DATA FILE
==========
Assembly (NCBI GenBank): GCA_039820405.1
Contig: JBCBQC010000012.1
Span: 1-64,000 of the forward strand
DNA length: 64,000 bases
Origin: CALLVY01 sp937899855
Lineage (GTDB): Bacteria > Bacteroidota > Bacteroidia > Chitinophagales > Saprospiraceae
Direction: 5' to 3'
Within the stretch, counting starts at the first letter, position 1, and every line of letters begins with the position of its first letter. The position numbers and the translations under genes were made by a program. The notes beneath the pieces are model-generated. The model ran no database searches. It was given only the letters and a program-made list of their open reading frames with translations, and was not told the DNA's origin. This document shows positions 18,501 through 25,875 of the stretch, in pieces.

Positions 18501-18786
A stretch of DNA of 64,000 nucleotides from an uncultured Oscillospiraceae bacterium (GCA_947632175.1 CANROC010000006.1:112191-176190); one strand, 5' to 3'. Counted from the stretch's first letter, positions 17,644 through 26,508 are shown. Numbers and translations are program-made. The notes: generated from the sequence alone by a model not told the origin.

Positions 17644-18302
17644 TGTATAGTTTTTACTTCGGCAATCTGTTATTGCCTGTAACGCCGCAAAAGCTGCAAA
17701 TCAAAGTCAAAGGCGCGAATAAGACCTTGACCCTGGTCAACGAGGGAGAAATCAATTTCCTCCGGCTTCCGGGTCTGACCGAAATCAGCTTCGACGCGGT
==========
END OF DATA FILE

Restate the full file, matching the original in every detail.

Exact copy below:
Assembly (NCBI GenBank): GCA_039820405.1
Contig: JBCBQC010000012.1
Span: 1-64,000 of the forward strand
DNA length: 64,000 bases
Origin: CALLVY01 sp937899855
Lineage (GTDB): Bacteria > Bacteroidota > Bacteroidia > Chitinophagales > Saprospiraceae
Direction: 5' to 3'
Within the stretch, counting starts at the first letter, position 1, and every line of letters begins with the position of its first letter. The position numbers and the translations under genes were made by a program. The notes beneath the pieces are model-generated. The model ran no database searches. It was given only the letters and a program-made list of their open reading frames with translations, and was not told the DNA's origin. This document shows positions 18,501 through 25,875 of the stretch, in pieces.

Positions 18501-18786
A stretch of DNA of 64,000 nucleotides from an uncultured Oscillospiraceae bacterium (GCA_947632175.1 CANROC010000006.1:112191-176190); one strand, 5' to 3'. Counted from the stretch's first letter, positions 17,644 through 26,508 are shown. Numbers and translations are program-made. The notes: generated from the sequence alone by a model not told the origin.

Positions 17644-18302
17644 TGTATAGTTTTTACTTCGGCAATCTGTTATTGCCTGTAACGCCGCAAAAGCTGCAAA
17701 TCAAAGTCAAAGGCGCGAATAAGACCTTGACCCTGGTCAACGAGGGAGAAATCAATTTCCTCCGGCTTCCGGGTCTGACCGAAATCAGCTTCGACGCGGT